Pubdate: Fri, 19 Jan 2001
Source: Boston Globe (MA)
Copyright: 2001 Globe Newspaper Company
Contact:  P.O. Box 2378, Boston, MA 02107-2378
Author: Robert S. Weiner, ONDCP


A JAN. 4 NEWS story, which criticized Barry McCaffrey and the national drug 
policy, omitted the record of real results as laid out in the National Drug 
Strategy Report cited by reporter John Donnelly ("US report details losses 
in drug fight," Page A1, Jan. 4). Over the past two years, 
12-to-17-year-olds' drug use fell 21 percent (according to the respected 
Household Survey) and 34 percent over the past three years (according to 
the Pride Survey of more than 100,000 youths).

The number of drug-related murders dropped to the lowest point in over a 
decade, and workplace drug use has fallen to an 11 year low. Our source 
zone efforts cut coca cultivation in Peru by 66 percent and in Bolivia by 
55 percent since 1995, and Andean coca cultivation is down nearly 20 
percent overall.

In addition, McCaffrey made prevention a top priority. The $1 billion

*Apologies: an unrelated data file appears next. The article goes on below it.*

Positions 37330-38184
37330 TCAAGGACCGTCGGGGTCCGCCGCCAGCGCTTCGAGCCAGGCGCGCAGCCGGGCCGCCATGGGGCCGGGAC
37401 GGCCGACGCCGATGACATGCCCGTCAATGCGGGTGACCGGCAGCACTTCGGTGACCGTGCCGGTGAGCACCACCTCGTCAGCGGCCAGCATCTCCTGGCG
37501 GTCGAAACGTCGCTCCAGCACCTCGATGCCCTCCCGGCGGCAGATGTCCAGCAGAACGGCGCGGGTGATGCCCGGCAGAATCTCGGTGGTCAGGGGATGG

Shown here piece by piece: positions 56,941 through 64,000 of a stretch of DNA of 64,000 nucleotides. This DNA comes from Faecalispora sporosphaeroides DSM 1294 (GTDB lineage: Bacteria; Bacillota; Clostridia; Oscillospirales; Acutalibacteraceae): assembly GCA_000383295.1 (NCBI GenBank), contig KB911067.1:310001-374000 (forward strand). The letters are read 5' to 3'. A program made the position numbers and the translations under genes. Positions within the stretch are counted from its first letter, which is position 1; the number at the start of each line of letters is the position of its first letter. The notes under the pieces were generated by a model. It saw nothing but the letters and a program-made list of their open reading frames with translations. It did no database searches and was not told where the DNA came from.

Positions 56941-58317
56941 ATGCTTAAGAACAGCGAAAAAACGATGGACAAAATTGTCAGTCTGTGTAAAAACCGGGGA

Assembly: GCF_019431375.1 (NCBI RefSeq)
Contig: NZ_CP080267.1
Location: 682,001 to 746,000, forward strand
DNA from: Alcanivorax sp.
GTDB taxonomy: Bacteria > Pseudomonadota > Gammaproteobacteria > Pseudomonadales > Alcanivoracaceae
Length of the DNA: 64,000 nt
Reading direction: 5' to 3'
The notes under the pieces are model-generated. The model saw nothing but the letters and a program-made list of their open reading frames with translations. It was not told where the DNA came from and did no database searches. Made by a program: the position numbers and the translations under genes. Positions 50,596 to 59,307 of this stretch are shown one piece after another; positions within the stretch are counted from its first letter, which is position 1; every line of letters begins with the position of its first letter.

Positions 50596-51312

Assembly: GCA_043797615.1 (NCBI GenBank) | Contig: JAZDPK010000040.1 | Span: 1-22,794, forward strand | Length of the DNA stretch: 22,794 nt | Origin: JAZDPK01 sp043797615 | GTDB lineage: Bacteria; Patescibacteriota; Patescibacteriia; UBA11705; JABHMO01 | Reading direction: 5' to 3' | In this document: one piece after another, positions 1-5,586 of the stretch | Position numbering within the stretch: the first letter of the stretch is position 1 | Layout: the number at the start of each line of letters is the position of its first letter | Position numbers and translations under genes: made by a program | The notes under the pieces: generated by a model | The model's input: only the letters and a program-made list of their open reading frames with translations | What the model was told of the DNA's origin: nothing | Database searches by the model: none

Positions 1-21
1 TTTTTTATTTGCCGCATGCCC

five-year youth antidrug media campaign is having a positive impact. it 
reaches 95 percent of parents and teens over seven times per week.

We shifted the way the criminal-justice system handles drug criminals away 
from just "tough on crime" to breaking the cycle of drugs and crime. The 
government had found that 62 percent of arrestees have tested positive for 

The dramatic improvements are the direct result of the balanced and 
effective approach that White House Drug Policy Director Barry McCaffrey 
helped to engineer.

Robert S. Weiner is Chief of Press Relations, Office of National Drug 
Control Policy, Washington D.C.
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